Now, let me say that as a mother, the thought of another baby never really goes away. Even those of us who are flat-footed, arms akimbo sure as fire they are DONE with child bearing find themselves wondering in a soft and secret manner. What if? What if we won the lottery? What if someone needed a surrogate? What if?

So here is where the expectation vs reality comes in (you were wondering, weren’t you.) Hysterectomy, the eternal punch line. I hate my Uterus? Yank her! I don’t need her!

I’m done with babies, good bye sweet Cradle o’ mine. Or my absolutely “favorite” line (yes, read that with sarcasm,) “Take the playpen but leave the playground.” I would flippantly joke with my friends about having a hysterectomy. I had for years. But sitting in an office with your gynecologist and hearing HER say it, well, that is a completely different universe folks.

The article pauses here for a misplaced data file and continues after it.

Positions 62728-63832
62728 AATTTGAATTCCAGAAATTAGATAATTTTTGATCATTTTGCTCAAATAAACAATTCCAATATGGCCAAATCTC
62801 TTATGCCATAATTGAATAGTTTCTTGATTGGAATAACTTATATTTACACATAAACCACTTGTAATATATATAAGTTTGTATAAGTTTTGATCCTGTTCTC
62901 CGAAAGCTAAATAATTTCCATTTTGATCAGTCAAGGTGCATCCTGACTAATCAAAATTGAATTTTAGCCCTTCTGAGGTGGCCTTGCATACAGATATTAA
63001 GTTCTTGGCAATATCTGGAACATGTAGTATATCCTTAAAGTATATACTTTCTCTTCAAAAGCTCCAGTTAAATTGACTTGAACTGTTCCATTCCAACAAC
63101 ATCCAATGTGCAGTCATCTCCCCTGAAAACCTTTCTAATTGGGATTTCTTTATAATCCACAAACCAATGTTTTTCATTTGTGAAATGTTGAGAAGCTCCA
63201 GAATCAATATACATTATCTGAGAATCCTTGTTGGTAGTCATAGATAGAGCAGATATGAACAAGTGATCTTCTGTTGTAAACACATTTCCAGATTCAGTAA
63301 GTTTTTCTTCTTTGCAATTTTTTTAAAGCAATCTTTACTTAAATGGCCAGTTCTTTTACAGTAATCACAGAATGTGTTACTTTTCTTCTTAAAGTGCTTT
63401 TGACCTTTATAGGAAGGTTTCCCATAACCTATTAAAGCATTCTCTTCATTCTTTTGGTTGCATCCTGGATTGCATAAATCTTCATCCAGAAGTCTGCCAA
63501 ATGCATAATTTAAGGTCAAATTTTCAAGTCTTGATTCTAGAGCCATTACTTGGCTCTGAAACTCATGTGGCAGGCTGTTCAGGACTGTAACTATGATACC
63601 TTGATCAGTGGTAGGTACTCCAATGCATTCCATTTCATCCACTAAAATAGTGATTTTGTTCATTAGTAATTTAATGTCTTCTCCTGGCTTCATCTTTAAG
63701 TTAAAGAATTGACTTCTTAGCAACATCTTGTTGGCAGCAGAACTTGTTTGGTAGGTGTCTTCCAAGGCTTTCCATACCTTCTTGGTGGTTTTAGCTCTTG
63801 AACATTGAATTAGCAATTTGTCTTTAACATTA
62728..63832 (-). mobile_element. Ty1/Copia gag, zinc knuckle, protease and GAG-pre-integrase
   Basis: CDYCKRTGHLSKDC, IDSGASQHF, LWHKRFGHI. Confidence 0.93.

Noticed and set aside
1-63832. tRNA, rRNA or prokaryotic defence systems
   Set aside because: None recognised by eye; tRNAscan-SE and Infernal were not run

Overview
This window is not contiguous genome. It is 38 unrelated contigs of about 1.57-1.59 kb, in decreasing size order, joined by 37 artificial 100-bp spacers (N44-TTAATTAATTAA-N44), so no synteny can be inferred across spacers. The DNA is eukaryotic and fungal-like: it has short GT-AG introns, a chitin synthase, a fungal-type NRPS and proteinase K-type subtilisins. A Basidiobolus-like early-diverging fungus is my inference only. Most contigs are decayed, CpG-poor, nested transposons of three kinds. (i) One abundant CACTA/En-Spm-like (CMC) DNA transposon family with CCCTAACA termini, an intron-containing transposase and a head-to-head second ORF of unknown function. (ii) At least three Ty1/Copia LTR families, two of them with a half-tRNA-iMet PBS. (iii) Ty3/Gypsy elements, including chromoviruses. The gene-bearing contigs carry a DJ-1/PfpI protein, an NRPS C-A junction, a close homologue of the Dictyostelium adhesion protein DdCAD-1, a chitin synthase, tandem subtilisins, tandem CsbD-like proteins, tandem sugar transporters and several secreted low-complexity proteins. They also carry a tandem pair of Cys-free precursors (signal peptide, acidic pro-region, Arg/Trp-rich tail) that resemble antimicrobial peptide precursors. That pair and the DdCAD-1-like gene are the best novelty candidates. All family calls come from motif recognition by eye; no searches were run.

Also, there is one other little thing. Due to the position of my second precious rascal in utero, I was experiencing an astounding amount of POP. Pelvic Organ Prolapse. Dude, you have no idea how fun it was . . . (just kidding – don’t google – trust me it sucks.) I was quite literally falling apart.

My Book of Life has many chapters. Some I close and lock for good and some I dog-ear. But my relationship with my Uterus was one that was swiftly coming to a close and I was panicking slightly. Not because I enjoyed bleeding for nearly three years straight and not because I enjoyed being in pain, but because I felt out of control. Let me assure you that I’ve swallowed enough cramp bark and shepherd’s purse and tried all sorts of other things to wrangle her savage heart, but my Uterus would not be tamed.